The Knight in the Panther Skin

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BOOK ONE
The Story of Rostevan, King of Arabia

32 1/1
Once there ruled in Arabia, Rostevan, a king by God’s grace
Thriving, majestic, generous- modest though in the highest place.
So just and merciful, many vassals did his service embrace.
Himself a fearless warrior, a peerless speaker, never base.

33 1/2
Rostevan had one child, a daughter, to the world a shining light,
Like unto the stars she was, or a moon that makes the heavens bright.
Whoever looked on her was bereft of his heart and soul and sight.
It needs a wise man to praise her with words both masterful and right.

34 1/3
The name of this daughter was Tinatin, let it be known to all!
When she’d grown to be a woman, her beauty held the sun in thrall.
One day the king, in highest spirits, to his viziers sent a call,
And he spoke graciously to them when they’d assembled in his hall.

35 1/4
He said: “I need your wisest counsel on a matter I’ll declare:
Every rose will fade and wither, no matter though it once was fair.
The dry rose falls within the garden, a new rose arises there.
The sun has set for us, the night is dark. Why should we not despair?

36 1/5
“I grow cold. Old age is like a sickness, a raging plague in me.
It’s the sorrow of the world. Only a few tomorrows we’ll see.
Of what worth is a light when it’s becoming darkness by degree?
So let us crown my daughter now. No sun is worthier than she.”

37 1/6
The viziers said, “King, why do you insist that you are old so soon?
For though it’s true our rose has faded, we all know it as a boon.
It still excels in scent and color though its day is far past noon.
What kind of star dares offer challenge even to a waning moon?

38 1/7
“Oh, king, please don’t speak thus to us: your rose is not faded today.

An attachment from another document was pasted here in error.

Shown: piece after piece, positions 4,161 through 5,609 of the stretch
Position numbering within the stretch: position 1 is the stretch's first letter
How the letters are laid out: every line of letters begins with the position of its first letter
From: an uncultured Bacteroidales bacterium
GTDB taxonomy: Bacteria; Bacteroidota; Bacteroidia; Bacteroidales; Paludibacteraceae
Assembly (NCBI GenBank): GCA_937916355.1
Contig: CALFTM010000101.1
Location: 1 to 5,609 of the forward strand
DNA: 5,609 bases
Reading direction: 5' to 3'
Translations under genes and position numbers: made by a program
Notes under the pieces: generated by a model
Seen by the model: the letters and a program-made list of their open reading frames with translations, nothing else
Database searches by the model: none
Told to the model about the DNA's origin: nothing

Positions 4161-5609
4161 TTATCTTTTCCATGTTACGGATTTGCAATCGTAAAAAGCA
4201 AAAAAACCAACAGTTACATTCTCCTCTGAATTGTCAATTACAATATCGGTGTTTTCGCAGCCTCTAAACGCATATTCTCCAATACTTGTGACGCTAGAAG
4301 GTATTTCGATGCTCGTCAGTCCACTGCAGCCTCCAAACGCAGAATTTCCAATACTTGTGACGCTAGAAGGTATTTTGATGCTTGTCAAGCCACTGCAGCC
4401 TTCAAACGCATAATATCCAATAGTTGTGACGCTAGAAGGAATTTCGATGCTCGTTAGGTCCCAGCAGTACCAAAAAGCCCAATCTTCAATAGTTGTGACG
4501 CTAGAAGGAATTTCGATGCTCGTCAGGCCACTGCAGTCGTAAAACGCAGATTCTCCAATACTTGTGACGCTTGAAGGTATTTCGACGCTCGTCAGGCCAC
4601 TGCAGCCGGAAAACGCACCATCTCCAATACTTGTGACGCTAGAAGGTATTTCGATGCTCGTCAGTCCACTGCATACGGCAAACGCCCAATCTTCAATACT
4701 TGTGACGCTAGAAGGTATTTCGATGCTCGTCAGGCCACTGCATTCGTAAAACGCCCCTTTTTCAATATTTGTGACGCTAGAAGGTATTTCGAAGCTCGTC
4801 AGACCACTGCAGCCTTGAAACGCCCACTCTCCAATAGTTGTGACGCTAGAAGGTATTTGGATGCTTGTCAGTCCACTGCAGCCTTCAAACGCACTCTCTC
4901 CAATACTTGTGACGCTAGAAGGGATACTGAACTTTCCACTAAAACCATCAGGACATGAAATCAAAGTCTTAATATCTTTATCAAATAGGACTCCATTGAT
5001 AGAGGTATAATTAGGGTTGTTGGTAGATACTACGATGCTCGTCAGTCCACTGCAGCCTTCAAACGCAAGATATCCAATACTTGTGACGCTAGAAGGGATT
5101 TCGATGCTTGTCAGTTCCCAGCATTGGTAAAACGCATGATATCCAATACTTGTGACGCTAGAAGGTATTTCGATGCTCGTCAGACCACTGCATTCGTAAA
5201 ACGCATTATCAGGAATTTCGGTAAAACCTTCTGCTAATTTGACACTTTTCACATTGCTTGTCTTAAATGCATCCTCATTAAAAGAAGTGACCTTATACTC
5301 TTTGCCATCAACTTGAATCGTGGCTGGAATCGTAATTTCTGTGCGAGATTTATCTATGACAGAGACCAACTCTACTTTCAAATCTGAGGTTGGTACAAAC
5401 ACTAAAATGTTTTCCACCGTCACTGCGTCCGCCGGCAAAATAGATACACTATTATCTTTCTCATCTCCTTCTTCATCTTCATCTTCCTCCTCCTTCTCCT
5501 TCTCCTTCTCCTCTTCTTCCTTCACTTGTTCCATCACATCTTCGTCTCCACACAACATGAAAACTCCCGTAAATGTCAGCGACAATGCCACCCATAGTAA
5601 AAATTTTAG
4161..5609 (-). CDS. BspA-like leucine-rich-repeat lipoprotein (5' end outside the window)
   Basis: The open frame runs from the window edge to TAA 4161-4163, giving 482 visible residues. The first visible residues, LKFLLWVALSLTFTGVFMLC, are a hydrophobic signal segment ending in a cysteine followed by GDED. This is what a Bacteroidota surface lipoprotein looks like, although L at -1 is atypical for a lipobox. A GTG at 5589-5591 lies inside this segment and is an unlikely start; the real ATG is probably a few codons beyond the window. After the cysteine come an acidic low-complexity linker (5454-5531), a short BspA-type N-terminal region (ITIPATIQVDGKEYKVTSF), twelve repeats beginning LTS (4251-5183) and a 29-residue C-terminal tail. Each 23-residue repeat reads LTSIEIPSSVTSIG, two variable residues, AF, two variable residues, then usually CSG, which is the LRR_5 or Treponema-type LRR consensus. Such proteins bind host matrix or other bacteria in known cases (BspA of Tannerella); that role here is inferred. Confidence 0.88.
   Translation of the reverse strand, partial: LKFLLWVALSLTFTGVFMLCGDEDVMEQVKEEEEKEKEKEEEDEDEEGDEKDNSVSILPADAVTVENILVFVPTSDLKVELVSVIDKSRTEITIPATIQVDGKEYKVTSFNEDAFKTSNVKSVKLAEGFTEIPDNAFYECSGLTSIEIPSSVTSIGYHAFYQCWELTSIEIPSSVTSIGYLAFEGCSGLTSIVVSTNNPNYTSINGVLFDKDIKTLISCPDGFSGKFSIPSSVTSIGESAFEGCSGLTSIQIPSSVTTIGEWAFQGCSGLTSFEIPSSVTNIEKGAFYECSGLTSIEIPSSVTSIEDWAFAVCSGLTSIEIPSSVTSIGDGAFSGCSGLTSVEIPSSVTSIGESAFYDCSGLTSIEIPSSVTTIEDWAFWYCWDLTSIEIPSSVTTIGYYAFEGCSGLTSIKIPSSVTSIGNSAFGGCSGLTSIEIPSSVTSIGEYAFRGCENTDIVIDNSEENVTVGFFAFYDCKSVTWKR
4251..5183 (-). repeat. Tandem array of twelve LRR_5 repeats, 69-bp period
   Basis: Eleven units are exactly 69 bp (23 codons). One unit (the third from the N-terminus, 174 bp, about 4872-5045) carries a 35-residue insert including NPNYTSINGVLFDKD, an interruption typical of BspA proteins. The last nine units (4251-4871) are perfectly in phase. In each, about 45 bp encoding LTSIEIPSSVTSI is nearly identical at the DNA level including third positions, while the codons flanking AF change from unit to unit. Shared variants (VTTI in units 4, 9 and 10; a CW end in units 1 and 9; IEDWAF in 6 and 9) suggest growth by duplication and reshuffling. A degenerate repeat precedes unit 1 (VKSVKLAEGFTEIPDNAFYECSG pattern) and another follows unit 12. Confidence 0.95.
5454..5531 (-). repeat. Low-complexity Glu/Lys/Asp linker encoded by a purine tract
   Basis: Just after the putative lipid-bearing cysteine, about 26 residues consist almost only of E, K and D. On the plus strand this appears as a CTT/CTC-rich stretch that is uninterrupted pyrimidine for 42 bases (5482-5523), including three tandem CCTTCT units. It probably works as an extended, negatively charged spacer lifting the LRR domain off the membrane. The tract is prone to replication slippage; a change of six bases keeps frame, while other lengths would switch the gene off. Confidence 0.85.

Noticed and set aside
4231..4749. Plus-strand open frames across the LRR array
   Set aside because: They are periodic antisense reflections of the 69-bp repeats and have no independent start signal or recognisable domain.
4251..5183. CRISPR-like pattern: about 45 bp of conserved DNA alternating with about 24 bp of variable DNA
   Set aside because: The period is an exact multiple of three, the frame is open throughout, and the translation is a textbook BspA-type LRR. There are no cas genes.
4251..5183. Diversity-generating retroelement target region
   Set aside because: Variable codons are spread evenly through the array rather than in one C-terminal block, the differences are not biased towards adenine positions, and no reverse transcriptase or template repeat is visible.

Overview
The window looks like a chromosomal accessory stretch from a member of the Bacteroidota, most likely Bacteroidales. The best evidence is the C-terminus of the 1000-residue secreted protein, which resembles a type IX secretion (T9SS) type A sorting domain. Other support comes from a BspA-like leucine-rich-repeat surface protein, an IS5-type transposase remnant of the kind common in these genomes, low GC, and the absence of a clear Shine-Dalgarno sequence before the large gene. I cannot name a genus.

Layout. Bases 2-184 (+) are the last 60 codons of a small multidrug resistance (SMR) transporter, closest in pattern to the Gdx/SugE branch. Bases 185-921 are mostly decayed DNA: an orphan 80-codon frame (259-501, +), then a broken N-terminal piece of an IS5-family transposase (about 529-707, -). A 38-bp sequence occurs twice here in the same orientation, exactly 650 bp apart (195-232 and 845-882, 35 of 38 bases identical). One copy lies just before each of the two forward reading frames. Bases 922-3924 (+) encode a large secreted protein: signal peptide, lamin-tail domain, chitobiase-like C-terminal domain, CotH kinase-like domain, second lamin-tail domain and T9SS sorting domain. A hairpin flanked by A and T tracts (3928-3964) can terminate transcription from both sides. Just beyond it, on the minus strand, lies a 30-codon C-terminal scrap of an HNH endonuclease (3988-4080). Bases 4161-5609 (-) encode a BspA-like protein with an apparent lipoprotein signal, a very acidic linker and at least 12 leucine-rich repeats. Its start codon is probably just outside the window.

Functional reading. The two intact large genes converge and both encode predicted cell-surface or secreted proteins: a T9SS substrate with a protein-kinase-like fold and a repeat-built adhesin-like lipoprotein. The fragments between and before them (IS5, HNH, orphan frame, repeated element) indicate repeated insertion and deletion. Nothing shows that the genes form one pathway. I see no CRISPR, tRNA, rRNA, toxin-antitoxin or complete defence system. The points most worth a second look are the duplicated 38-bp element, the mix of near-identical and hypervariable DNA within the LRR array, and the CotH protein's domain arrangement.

Bad counsel from you is better than the good another might say.
It is right to do whatever will make your heartache go away.
It is best to give the kingdom to her who holds the sun in sway.

39 1/8
Although a woman, she is a sovereign, ordained by God’s decree.
We are not flattering you; but even in your absence agree.
Like her radiance, her deeds are as bright as the sunshine to see.
Lion’s whelps are equally lions, though female or male they be.

40 1/9
Avtandil was a general, the commander-in-chief’s own son.
Tall and slim as a cypress he was– his presence, the moon and sun
His visage was as pure as the clearest crystal; beard he had none.
By Tinatin’s luxurious lashes he found himself undone.

41 1/10
He kept his love-madness hidden, lodged deep within him like a dart.
Whenever he couldn’t see her, though, his rose’s fading would start;
Whenever he saw her, fire leapt up, his wound more sharply would smart.
Love alone should be blamed– Love with the power to break a man’s heart. (http://amzn.to/1PVppHV)

The Single Woman’s Single Short Lament

It’s not the absence of sex. Sex is a young person’s game. It’s wonderful, yes, but messy and ragged and unsettling, to say the least. And it involves a whole lot of body parts which may not work so well any more, or not nearly so well as they used to. Men have performance anxiety, yes, but women have pleasing anxiety. At least 70-year-old women do. And I’m a grandmother. I wonder– Was my grandmother still actually, you know? Huh.

Anyway, it’s not sex. In a word, it’s intimacy. But not the hand-holding, walking the beach at sunset and afterward sitting by a fire toasting vegetables variety. (Marshmallows is out, so put in something healthy there. Kale? Roasting kale by the fire? Never mind.)